We're Not Sure What To Call The Sprint Cup After 2016

Illustration for article titled We're Not Sure What To Call The Sprint Cup After 2016

Nationwi—err, Xfinity isn't the only NASCAR series that will have a new name. Sprint announced today that it will end its entitlement Cup sponsorship after 2016.


Sprint inherited the Cup entitlement sponsorship after it merged with Nextel in 2008. That original ten-year deal with Nextel was estimated to be for $70-$75 million a year, per Sporting News. In 2011, Sprint opted to extend its entitlement sponsorship for three years at a reduced rate.

As a series sponsor, Sprint was on the hook for the $22 million end-of-season points fund as well as marketing campaigns to promote the series.

Sprint was recently purchased by SoftBank in 2013, a Japanese telecommunications company. The company itself is in a state of transition, having named a new CEO in August and undergoing significant changes to the way it positions itself against larger mobile technology firms such as AT&T and Verizon.

The Sprint Cup entitlement sponsorship, unfortunately, was not part of that plan.

Steve Gaffney, Vice President of Marketing for Sprint, explained it as such:

We are proud of our association with NASCAR's top series but have made the decision not to extend our sponsorship beyond the next two years. As we look to the future, Sprint is focused on investing in maintaining a competitive edge and providing consumers with the best value in wireless.

Sprint has long benefited from the unprecedented level of brand integration available in NASCAR, and the passionate fan base that is the most loyal in sports. Without question, the NASCAR sponsorship property has been a valuable investment for us and will be for our successor.


I can't say this news comes as too much of a surprise. When was the last time Sprint was considered a major player in wireless? Most people I know have gravitated towards AT&T or Verizon with the exception of a small pocket in East Texas that only seems to get T-Mobile reception for some reason. While Sprint clearly appreciates the loyal fanbase in NASCAR, the return on its investment may not have been the best for a company that needs to focus on delivering a competitive product.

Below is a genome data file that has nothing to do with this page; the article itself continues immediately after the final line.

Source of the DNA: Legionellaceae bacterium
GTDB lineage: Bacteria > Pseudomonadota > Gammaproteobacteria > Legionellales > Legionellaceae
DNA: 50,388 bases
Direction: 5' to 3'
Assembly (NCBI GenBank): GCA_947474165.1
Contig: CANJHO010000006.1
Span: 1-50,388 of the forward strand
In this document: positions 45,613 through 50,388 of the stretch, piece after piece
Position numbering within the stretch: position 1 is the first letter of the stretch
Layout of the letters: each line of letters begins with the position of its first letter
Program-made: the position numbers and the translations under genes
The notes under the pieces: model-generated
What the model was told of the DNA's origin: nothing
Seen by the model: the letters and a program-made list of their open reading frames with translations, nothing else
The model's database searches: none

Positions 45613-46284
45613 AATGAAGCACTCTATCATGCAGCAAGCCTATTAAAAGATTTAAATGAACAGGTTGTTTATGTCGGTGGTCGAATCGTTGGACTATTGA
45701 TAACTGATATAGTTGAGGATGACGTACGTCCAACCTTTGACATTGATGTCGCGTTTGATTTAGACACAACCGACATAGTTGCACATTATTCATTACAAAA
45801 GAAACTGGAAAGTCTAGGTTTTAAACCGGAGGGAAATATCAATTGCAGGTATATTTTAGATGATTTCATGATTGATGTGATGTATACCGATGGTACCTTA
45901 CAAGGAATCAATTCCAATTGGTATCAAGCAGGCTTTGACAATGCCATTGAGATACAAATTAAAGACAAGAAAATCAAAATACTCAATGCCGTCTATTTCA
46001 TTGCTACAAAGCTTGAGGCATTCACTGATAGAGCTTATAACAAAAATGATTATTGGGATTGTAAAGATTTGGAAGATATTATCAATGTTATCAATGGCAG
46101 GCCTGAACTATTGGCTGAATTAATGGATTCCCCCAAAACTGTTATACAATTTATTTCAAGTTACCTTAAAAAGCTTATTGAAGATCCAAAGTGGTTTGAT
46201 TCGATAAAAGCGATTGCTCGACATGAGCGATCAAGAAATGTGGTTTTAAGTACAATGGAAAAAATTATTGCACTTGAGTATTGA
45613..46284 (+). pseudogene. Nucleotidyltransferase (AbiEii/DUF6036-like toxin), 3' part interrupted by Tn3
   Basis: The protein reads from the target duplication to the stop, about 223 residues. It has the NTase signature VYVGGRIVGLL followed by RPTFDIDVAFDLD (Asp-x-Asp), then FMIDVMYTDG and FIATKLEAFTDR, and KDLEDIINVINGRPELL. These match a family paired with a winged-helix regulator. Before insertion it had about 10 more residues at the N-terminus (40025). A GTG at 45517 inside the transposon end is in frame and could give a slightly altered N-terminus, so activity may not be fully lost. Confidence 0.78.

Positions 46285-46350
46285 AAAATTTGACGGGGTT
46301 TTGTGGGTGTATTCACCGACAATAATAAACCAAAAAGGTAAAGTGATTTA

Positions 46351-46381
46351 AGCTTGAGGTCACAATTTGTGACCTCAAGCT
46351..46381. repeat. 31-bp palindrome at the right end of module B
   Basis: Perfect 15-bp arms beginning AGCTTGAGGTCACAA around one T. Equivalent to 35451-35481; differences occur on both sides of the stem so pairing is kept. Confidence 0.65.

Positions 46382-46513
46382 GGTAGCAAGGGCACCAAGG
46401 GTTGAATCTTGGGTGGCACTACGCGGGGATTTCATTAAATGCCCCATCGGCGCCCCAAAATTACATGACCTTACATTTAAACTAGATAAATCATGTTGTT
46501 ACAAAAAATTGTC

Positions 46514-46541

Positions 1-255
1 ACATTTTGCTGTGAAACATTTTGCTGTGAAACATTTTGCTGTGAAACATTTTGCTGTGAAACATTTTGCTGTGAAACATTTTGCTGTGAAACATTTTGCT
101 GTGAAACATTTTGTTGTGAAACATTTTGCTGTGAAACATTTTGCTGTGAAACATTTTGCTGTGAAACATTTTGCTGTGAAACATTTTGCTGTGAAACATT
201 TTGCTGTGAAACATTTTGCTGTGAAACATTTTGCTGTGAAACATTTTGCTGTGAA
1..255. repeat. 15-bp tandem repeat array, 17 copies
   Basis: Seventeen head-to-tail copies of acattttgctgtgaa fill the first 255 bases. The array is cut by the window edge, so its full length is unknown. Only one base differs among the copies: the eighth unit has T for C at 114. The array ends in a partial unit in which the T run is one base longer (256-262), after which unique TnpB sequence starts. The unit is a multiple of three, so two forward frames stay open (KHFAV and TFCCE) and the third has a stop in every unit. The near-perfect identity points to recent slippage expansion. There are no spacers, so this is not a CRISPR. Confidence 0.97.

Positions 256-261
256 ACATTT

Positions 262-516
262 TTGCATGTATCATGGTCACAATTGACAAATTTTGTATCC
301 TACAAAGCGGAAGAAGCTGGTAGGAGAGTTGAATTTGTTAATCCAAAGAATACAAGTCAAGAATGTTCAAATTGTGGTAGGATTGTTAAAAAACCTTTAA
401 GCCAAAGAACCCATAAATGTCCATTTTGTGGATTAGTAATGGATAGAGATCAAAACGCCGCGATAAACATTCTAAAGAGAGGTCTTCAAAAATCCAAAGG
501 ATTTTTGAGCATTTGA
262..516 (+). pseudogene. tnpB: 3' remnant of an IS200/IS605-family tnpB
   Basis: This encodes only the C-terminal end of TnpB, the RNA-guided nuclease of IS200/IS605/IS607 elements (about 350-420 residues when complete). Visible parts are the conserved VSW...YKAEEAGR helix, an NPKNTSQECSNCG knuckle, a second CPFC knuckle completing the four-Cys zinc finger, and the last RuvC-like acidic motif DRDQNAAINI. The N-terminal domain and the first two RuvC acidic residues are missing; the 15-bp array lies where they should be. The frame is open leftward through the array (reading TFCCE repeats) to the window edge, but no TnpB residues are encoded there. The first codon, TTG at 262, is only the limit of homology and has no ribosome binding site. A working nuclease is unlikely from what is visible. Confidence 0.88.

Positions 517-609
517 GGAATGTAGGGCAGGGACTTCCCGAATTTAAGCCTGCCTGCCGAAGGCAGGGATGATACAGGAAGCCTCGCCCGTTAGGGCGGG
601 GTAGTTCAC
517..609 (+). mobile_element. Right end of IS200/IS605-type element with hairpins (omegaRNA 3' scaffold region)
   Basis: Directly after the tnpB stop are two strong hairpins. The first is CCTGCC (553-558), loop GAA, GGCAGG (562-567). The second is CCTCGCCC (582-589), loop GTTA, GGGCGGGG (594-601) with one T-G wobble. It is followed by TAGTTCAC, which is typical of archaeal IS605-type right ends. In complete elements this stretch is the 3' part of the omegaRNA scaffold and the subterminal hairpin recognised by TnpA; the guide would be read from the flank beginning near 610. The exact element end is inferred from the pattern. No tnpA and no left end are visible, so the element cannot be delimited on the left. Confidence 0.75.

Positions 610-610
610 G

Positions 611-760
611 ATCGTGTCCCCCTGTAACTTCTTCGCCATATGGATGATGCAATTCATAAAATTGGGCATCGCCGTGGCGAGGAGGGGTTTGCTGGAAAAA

NASCAR Chief Communications Officer Brett Jewkes had this to say on the end of an era:

NASCAR and Sprint have enjoyed a long and productive partnership that has returned significant value to both parties. We understand significant changes within Sprint and the highly competitive business environment it is in has led to a decision not to extend its Cup Series entitlement position following the 2016 season. The NASCAR Sprint Cup Series is a very unique, premium sports marketing platform with strong momentum, so we are very confident of moving forward in 2017 with an outstanding new partner. In the meantime, we look forward to Sprint's partnership on the best racing series in the world for the next two seasons.


Fortunately, this gives NASCAR a full year to court a new entitlement sponsor for the [Insert Name Here] Cup.

If all else fails, they can always call it the ME Series, have a giant cougar trophy and call it a day.


Photo credit: Getty Images



Call it the Time Warner Cable (or Comcast/Xfinity) Customer Service Cup: Hours of going in circles, getting pitched on products and services you don't want, all to end up back in the same place you started.